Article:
"My heart I give Thee, Lord, eagerly and earnestly." - John Calvin
Tuesday, April 1, 2014
Was the Apostle Paul a Pentecostal?
In I Corinthians 14:18, the Apostle Paul makes a simple statement: "I thank God that I speak in tongues more than all of you." Pentecostals love to quote this verse to prove that their theology has an apostolic origin. But does it?
Another thing that Paul says of himself, in Acts 21:39, is, "I am a Jew, from Tarsus in Cilicia." As a native of that mostly-Gentile city, he would have grown up as a native speaker of Greek. He repeats that information in Acts 22:3, and adds, "[I] was educated at the feet of Gamaliel according to the strict manner of the law of our fathers." This refers to his training as a Pharisee (cf. Acts 23:6, 26:5, and Philippians 3:5). Both as a Jew by birth and as a Pharisee by training, he would have been intimately familiar with Hebrew. And the accounts of his defense before Roman authorities (e. g., Felix in Acts 24, Festus in ch. 25, and Agrippa in ch. 26) strongly imply a fluency in Latin.
In other words, the historical account describes Paul speaking at least three tongues, Hebrew, Greek, and Latin. Nowhere does Scripture describe Paul sing-songing "la-la-linga-dinga," or any such gibberish.
So, does Scripture give us an Apostle Paul who spoke in tongues? Absolutely! Do we find anywhere a Paul who could be compared to modern Pentecostals? Only in the imaginations of those who claim that name for themselves.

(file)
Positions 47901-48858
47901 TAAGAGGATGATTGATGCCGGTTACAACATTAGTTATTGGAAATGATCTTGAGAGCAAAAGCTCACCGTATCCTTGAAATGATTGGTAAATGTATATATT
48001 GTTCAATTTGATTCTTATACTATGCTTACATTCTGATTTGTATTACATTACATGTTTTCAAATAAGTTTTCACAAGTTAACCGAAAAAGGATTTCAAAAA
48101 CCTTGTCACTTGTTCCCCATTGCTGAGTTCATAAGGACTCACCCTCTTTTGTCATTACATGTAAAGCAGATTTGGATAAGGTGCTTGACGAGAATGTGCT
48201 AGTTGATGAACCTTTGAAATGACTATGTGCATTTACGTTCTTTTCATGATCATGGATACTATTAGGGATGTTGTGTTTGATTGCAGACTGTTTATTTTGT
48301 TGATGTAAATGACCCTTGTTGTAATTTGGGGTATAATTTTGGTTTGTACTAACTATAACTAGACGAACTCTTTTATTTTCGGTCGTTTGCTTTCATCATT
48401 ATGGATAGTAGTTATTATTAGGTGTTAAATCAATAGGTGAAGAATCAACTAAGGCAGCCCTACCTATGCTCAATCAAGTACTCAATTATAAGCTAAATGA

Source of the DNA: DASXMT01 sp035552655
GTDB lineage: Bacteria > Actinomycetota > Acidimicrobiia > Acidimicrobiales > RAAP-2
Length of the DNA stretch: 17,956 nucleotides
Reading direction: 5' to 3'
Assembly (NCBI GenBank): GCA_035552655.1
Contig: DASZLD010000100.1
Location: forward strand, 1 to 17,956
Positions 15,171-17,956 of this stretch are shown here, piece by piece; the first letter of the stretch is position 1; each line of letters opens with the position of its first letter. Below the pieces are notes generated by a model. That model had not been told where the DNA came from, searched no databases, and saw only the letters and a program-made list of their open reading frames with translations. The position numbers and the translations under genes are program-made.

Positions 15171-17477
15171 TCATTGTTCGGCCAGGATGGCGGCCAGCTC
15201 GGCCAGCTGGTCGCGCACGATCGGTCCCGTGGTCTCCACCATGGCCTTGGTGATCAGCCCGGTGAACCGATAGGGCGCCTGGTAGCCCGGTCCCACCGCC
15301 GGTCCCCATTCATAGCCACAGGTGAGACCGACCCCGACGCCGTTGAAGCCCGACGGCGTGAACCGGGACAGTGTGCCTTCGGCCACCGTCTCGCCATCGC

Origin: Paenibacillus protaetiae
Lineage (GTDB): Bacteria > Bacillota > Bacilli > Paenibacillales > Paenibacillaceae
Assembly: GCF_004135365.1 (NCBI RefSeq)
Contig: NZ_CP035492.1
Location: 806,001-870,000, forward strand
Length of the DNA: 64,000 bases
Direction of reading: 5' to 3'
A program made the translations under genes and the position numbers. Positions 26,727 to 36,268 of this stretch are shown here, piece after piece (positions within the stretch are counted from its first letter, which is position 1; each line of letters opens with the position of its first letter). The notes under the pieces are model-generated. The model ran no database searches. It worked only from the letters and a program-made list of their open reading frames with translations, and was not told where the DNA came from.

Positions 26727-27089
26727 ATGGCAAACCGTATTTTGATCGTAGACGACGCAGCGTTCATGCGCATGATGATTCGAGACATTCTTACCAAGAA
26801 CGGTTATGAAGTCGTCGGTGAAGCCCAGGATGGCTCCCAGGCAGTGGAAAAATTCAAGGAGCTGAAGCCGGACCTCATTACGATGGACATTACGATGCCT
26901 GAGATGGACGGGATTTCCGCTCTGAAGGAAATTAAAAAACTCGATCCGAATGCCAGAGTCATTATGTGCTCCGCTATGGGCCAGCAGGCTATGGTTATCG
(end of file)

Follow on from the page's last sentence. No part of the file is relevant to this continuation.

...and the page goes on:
My name is Chris Cole. I have lived in the Charlotte, NC, area for over thirty years, and have been an active Presbyterian during most of that time. I love the Westminster Confession of Faith as a beautiful expression of my own personal beliefs.
You can email me at email@example.com.
I prefer the English Standard Version of the Bible, and all quotations are from the ESV, unless otherwise stated.
I have a number of reviews of Reformed books on Amazon. There is a link to them in the Reformed links below.
"Seeing [that] the Lord of lords, the Lord Jesus, is so ready (never was there king so ready to hear a subject as Jesus is), [even] if thou wert the vilest body that goes, a thief, a harlot, etc., yet if thou wilt say this, 'Lord, remember on me, and give me a part of thy kingdom'; - if thou prayest to him from a penitent heart, with confidence and assurance, I promise unto thee, heaven and earth shall go [fall] together ere thou wantest [lack] thine asking. Seeing [that] our Lord Jesus is so liberal [free-giving], then seek more than enough, more than a kingdom, and thou shalt get more. The only cause why we want [lack] is in us: we have no hearts to seek it." - Rev. Robert Rollock, Scottish Presbyterian minister, about 1590, in a commentary on Luke 23:42-43